Apple TV Review and Report
There’s a lot to like about the second-generation Apple TV. It’s incredibly small, it has a superb user interface, it streams music and video from computers on the same network (with iTunes running), and it costs only $99.
Although I knew the Apple TV would be small, it wasn’t until I had unpacked it and placed it next to the original Apple TV box that I realized just how tiny it was. It seemed even smaller when I placed it next to the Logitech Revue Google TV box (or was it that the Google TV box seemed huge by comparison?)
Setting up the Apple TV was reasonably straightforward. After unpacking, I plugged in the power, plugged in the HDMI cable and… nothing. At first, the remote (without which one cannot set up the Apple TV) did not want to work. Removing the battery and putting it back did the trick although getting the battery cover back on was tricky. The system asked me to select language and Wi-Fi network although the remote is ill-suited for entering long passphrases – it was just too easy to select the wrong character on screen.
The system asked for my Apple ID to create my Home Share and then it updated itself to the latest version before going any further.
Once this was all done (and the setup time was still under 20 minutes), I was off and running.
The Apple TV had no problem recognizing my iTunes music and film library and accessing content from my computer via the device’s sleek and elegant user interface was so simple an adult could do it.
The device’s chief shortcoming is content. Compared to other devices such as Roku, which offers Amazon Instant Video with 90,000 movies and TV shows from every network and Hulu Plus, there simply isn’t that much with the exception of Netflix content, which the company says is in excess of 20,000 titles. There are approximately 8,000 movies in the iTunes store. Offerings consist of a limited number of shows from ABC, Disney, Fox, and the BBC. An update this past March added live streaming of sports programming from MLB.TV and NBA League Pass. Some Netflix movies will play with 5.1 Dolby Digital audio and AirPlay, which now allows compatible third-party applications to stream video to an Apple TV-connected device such as an iPad.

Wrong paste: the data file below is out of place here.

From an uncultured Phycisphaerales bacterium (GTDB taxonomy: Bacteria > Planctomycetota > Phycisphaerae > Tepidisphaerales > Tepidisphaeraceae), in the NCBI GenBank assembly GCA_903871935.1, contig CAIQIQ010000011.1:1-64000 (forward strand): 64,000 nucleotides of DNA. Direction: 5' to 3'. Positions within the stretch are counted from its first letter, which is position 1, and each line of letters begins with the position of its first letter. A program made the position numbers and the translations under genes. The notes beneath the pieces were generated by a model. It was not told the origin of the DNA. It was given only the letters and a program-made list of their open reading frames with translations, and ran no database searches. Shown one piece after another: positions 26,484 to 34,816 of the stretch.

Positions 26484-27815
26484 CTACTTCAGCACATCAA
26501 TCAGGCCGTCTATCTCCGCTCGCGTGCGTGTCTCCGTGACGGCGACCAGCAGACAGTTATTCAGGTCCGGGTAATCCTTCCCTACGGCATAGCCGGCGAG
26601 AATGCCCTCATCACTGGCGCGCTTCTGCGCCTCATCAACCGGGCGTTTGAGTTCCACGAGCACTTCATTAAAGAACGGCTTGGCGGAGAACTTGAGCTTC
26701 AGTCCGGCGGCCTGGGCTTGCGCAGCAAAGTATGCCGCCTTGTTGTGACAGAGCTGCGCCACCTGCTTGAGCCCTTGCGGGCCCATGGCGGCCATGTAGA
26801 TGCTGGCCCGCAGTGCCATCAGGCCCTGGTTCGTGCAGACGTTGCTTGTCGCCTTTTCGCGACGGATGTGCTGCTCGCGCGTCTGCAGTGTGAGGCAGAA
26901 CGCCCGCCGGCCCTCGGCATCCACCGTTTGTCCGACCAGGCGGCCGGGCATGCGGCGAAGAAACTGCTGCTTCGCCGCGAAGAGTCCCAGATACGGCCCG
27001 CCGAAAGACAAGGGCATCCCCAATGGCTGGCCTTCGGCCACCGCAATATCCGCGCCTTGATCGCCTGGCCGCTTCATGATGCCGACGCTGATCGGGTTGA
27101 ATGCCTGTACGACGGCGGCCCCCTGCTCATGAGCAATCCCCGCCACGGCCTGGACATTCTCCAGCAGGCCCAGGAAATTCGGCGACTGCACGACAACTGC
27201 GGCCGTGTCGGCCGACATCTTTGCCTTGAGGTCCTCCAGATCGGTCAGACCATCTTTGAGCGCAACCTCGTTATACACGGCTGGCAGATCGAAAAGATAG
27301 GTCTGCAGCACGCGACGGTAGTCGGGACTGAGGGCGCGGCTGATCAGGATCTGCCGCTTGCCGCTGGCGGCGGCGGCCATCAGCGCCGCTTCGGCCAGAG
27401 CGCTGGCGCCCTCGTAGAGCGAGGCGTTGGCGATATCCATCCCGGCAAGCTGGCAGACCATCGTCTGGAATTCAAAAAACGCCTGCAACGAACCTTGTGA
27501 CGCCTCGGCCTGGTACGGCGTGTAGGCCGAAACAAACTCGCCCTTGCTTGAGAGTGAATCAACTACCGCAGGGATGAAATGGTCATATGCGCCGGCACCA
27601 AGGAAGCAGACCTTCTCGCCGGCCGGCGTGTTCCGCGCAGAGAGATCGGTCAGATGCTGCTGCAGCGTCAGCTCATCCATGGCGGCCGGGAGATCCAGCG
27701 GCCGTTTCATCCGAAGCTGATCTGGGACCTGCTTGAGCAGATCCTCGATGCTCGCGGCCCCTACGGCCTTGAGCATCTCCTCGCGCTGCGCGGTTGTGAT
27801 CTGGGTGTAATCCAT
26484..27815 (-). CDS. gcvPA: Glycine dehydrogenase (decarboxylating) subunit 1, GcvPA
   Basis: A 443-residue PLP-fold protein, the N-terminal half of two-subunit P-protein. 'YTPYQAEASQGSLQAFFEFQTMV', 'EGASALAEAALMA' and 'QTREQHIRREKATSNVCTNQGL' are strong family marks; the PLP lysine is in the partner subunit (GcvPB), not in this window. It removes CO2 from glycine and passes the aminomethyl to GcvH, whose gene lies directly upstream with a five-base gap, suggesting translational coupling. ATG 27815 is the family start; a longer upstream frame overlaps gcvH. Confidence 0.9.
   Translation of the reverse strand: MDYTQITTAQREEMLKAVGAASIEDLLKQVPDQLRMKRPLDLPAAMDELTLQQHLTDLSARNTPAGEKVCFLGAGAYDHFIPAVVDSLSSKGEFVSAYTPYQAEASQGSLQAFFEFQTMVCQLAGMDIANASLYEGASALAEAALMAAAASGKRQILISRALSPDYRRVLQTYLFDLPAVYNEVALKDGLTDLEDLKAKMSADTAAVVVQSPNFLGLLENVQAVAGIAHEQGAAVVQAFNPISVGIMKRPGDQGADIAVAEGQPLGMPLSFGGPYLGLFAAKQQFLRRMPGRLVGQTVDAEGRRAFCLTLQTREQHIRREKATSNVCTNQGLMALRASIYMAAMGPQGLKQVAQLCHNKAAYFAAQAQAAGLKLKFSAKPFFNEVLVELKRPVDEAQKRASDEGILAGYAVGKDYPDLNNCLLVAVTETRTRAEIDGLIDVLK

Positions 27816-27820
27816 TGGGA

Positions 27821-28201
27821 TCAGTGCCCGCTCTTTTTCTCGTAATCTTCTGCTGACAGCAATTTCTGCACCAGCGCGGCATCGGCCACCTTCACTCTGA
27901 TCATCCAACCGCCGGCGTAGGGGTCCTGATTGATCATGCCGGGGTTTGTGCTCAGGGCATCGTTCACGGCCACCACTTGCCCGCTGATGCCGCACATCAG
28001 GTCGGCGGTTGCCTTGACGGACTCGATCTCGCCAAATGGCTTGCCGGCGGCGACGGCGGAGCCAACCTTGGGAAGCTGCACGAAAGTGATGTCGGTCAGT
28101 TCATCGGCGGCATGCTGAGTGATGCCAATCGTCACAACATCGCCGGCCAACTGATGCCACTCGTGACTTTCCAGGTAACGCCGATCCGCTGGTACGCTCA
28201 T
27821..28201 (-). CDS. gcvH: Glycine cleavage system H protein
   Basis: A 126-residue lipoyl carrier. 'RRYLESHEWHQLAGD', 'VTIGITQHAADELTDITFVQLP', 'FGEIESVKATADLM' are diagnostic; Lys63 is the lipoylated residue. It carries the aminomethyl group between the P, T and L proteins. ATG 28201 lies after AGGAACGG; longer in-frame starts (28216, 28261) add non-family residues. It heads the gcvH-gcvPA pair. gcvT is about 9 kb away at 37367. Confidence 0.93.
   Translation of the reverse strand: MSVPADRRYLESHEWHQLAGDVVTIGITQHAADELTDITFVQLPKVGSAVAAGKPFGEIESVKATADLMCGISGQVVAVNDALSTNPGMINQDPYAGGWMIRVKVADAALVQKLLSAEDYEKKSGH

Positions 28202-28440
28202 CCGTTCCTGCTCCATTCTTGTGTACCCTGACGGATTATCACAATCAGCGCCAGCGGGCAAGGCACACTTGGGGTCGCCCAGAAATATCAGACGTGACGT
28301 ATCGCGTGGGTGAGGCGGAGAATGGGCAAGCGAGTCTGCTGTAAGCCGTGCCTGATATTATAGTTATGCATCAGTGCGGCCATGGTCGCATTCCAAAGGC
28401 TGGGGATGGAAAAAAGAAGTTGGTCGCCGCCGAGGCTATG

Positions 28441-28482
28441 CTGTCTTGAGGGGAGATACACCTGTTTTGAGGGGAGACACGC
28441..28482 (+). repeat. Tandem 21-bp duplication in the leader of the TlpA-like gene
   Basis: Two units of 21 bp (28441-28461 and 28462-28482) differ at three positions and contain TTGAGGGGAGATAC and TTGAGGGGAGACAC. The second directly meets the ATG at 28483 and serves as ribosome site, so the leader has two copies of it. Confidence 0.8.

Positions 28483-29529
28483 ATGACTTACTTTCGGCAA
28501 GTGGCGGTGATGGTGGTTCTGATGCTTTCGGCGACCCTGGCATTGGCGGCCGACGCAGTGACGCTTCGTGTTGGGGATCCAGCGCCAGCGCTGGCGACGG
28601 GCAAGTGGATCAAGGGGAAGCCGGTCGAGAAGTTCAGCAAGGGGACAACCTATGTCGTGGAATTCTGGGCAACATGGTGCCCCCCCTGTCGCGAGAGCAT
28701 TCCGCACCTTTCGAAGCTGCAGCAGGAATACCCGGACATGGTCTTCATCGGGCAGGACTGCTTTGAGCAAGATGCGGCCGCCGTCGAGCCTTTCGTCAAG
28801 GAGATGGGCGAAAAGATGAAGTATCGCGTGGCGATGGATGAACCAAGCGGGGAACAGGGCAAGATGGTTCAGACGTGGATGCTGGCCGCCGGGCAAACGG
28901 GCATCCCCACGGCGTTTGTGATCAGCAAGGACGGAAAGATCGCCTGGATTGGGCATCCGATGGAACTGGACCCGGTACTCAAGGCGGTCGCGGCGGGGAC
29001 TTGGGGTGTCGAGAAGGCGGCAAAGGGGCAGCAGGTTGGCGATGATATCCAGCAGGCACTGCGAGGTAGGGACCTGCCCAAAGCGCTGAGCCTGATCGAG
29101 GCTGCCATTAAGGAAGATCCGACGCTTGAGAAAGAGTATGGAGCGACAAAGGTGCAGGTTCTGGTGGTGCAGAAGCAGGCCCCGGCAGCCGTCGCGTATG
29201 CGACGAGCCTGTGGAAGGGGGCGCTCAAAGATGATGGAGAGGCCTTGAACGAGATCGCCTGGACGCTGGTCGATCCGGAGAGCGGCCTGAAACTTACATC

I was able to easily push music, photos, and videos from my iPad 2 to my flatscreen that was connected to Apple TV using AirPlay, Apple’s way of allowing users to stream such content from and iPhone or iPad to bigger (and presumably better) speakers and screens in your home. Not all applications are compatible (sadly, Hulu and the broadcast networks are not) but I was able to start a show on the iPad and then switch it to the big screen when desired. I could also control what I was watching with gestures on the iPad.
The included remote is fine for day-to-day use (although it was insufferable when I had to enter my passphrase during setup) but the Apple TV really shines when using an iOS device such as an iPhone or iPad as the controller (there’s an app for that, Remote). With Remote, you can use gesture-based controls to swipe and tap to your heart’s desire and you can also use the device’s keyboard for text entry. You can even browse through your iTunes library using cover art. (N.b. it’s not possible, however, to use an iOS device for the initial setup.)
The Netflix interface on the Apple TV is far superior to its counterpart in Google TV in that it does not require the user to take the extra step of adding movies to the instant queue on a computer. I watched a few trailers and decided to rent the sequel of Wall Street. The movie began to play within seconds and video and audio quality was excellent.
The Apple TV and its ilk are part of a revolution, one that sees more and more people watching “television” from non-traditional sources, such as streaming content from Netflix, Amazon on Demand, and other Internet sources. As of now, no one box will substitute for old-fashioned cable TV but each new device brings us one step closer to cutting the cable.